The US has applauded Iran's decision to free 15 British naval personnel but said the positive move would not ease tensions over its nuclear programme.
Mr Bush gave rare approval to an Iranian decision
President George W Bush welcomed the decision, his spokeswoman said.
But Washington reiterated it would only talk directly to Tehran if it suspends its uranium enrichment programme.
Vice President Dick Cheney said it was unfortunate the sailors were taken in the first place and he hoped there would be no exchange of favours.
"Once people start taking hostages or kidnapping folks on the high seas and then are rewarded for it by getting some kind of political concession... that would be unfortunate," Mr Cheney told ABC News.
He made it clear that Iran was in the wrong, saying there was considerable evidence the British sailors and marines were in Iraqi waters when arrested.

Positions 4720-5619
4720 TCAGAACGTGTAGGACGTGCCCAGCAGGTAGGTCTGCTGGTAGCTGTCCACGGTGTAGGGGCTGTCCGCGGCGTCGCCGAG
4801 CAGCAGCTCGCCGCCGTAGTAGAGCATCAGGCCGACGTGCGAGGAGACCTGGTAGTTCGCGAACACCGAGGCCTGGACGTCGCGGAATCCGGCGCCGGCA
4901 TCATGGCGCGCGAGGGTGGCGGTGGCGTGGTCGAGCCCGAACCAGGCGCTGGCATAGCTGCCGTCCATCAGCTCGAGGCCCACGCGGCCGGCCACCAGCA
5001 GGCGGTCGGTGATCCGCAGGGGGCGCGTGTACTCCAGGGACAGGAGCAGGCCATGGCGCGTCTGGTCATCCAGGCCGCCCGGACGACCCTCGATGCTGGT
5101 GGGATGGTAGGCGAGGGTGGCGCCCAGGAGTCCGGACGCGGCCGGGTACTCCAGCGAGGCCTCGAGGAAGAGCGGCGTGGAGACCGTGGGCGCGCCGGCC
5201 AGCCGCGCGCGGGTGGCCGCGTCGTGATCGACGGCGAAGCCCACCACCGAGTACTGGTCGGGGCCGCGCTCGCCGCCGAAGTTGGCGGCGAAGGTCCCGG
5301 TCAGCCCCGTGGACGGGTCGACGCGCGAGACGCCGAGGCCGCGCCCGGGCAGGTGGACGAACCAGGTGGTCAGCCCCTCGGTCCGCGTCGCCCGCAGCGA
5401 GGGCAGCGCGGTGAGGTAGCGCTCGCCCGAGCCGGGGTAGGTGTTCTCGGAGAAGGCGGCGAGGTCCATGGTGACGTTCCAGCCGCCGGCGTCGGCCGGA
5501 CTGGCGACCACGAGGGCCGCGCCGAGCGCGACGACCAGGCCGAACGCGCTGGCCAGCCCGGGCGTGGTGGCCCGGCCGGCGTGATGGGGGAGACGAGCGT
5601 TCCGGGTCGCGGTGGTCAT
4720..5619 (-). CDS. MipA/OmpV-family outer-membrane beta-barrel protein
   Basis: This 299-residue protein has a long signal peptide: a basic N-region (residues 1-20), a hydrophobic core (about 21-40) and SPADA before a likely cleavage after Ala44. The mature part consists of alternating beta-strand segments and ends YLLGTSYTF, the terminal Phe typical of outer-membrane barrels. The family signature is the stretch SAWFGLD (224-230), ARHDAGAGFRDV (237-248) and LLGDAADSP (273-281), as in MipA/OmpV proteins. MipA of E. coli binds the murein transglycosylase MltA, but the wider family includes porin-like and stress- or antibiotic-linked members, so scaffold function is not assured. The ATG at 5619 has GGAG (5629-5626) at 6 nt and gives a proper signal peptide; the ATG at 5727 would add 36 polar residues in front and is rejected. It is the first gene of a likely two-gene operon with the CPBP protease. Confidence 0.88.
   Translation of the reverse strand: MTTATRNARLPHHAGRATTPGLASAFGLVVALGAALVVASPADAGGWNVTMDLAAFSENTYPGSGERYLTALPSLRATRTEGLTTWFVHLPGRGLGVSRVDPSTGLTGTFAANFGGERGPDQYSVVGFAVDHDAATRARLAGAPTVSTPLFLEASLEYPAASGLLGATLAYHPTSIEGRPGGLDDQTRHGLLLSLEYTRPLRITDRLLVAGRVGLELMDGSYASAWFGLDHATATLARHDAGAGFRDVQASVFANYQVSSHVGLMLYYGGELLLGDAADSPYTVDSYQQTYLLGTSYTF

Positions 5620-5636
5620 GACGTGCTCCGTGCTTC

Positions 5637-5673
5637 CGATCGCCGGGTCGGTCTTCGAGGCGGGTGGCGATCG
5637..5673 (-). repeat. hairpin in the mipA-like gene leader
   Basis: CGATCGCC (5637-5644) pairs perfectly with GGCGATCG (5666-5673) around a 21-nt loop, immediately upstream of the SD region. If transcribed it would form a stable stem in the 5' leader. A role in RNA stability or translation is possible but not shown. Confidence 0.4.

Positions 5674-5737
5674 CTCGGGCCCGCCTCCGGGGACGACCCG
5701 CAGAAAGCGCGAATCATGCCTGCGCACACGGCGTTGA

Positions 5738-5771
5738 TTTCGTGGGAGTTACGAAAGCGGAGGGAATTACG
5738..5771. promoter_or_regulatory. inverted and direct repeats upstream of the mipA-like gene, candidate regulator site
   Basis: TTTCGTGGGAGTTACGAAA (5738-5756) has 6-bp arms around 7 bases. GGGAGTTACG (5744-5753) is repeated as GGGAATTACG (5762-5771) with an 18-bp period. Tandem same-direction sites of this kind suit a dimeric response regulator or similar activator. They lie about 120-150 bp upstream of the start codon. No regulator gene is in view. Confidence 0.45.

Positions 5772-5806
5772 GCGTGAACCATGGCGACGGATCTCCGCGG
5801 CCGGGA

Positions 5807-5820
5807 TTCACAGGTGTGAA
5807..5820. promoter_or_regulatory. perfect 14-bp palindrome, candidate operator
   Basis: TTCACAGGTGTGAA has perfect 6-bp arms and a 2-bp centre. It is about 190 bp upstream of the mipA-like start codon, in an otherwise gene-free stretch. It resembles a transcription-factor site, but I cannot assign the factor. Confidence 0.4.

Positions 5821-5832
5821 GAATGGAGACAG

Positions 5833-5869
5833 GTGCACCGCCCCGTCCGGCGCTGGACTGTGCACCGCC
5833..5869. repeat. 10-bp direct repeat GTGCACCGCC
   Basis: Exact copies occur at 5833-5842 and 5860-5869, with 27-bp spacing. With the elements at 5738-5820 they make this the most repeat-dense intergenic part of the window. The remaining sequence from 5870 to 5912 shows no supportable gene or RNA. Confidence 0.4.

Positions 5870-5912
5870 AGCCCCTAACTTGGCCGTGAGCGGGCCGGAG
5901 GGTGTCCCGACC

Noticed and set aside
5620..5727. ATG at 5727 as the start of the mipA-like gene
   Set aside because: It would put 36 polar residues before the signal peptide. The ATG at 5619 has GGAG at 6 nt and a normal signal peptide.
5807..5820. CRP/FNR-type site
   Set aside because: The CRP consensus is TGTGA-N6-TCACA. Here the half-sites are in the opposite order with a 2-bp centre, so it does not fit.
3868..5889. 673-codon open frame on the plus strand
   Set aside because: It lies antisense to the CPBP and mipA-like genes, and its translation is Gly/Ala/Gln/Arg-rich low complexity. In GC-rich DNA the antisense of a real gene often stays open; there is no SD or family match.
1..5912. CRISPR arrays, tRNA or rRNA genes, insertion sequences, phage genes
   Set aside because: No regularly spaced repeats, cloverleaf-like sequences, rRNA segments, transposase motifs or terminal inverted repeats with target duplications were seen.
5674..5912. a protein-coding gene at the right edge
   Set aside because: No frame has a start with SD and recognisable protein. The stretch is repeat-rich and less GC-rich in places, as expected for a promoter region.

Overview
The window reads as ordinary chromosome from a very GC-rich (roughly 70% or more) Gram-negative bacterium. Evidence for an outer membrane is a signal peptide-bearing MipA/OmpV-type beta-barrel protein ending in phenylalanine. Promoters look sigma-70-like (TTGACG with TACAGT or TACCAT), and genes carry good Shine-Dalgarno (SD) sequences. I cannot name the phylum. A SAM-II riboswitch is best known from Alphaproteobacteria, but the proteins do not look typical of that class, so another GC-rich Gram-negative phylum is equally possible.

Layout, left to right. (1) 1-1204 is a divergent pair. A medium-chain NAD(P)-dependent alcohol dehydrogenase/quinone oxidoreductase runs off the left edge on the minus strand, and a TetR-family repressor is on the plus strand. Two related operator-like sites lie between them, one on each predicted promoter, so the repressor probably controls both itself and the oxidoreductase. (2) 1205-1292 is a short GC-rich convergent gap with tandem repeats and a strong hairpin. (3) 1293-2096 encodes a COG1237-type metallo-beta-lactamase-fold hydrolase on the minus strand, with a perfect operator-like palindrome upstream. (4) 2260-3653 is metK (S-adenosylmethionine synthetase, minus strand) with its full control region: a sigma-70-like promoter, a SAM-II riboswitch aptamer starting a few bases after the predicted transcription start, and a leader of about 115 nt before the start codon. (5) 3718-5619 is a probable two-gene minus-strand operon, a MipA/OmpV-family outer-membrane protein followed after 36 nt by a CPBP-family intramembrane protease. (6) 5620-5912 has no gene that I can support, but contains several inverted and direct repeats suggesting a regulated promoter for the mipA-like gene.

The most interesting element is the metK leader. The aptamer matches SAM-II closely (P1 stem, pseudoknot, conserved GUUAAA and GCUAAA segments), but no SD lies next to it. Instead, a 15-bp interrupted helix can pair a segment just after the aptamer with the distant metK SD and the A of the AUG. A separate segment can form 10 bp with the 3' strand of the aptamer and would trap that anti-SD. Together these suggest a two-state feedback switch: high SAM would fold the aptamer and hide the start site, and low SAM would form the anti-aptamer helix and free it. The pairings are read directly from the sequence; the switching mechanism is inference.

Announcing the release of the 15 Britons, Iran's President Mahmoud Ahmadinejad said Tehran could reconsider its relations with Washington if Mr Bush's attitude changed.
"The behaviour that needs to change is the Iranians, not the United States," said US State Department spokesman Tom Casey.
Mr Casey said the US would only deal directly with Iran if it suspended its controversial uranium enrichment activities and adhered to the UN Security Council resolutions.
Washington suspects Iran of seeking nuclear weapons. Tehran insists its nuclear programme is for peaceful purposes.
The former US ambassador to the UN told the BBC he believed Mr Ahmadinejad had been emboldened by the affair, and would now continue his pursuit of nuclear weapons capability.
"President Ahmadinejad... won by seizing British hostages and by unilaterally deciding to release them, having found out the answer to the question I think he was posing, which is - how strong a response will Britain make?
"The reaction was - not much at all. I think Ahmadinejad is actually emboldened in his pursuit of nuclear weapons, and I think that means more trouble ahead for all of us."
The timing is difficult for Washington as it is seeking Iranian help over a former FBI agent who disappeared in March on a business trip to Iran's Kish island, a free-trade zone in the Gulf where Americans do not need visas.
US officials believe the man, identified as Robert Levinson - an expert on organised crime and the Russian Mafia - may have been detained by Iranian officials.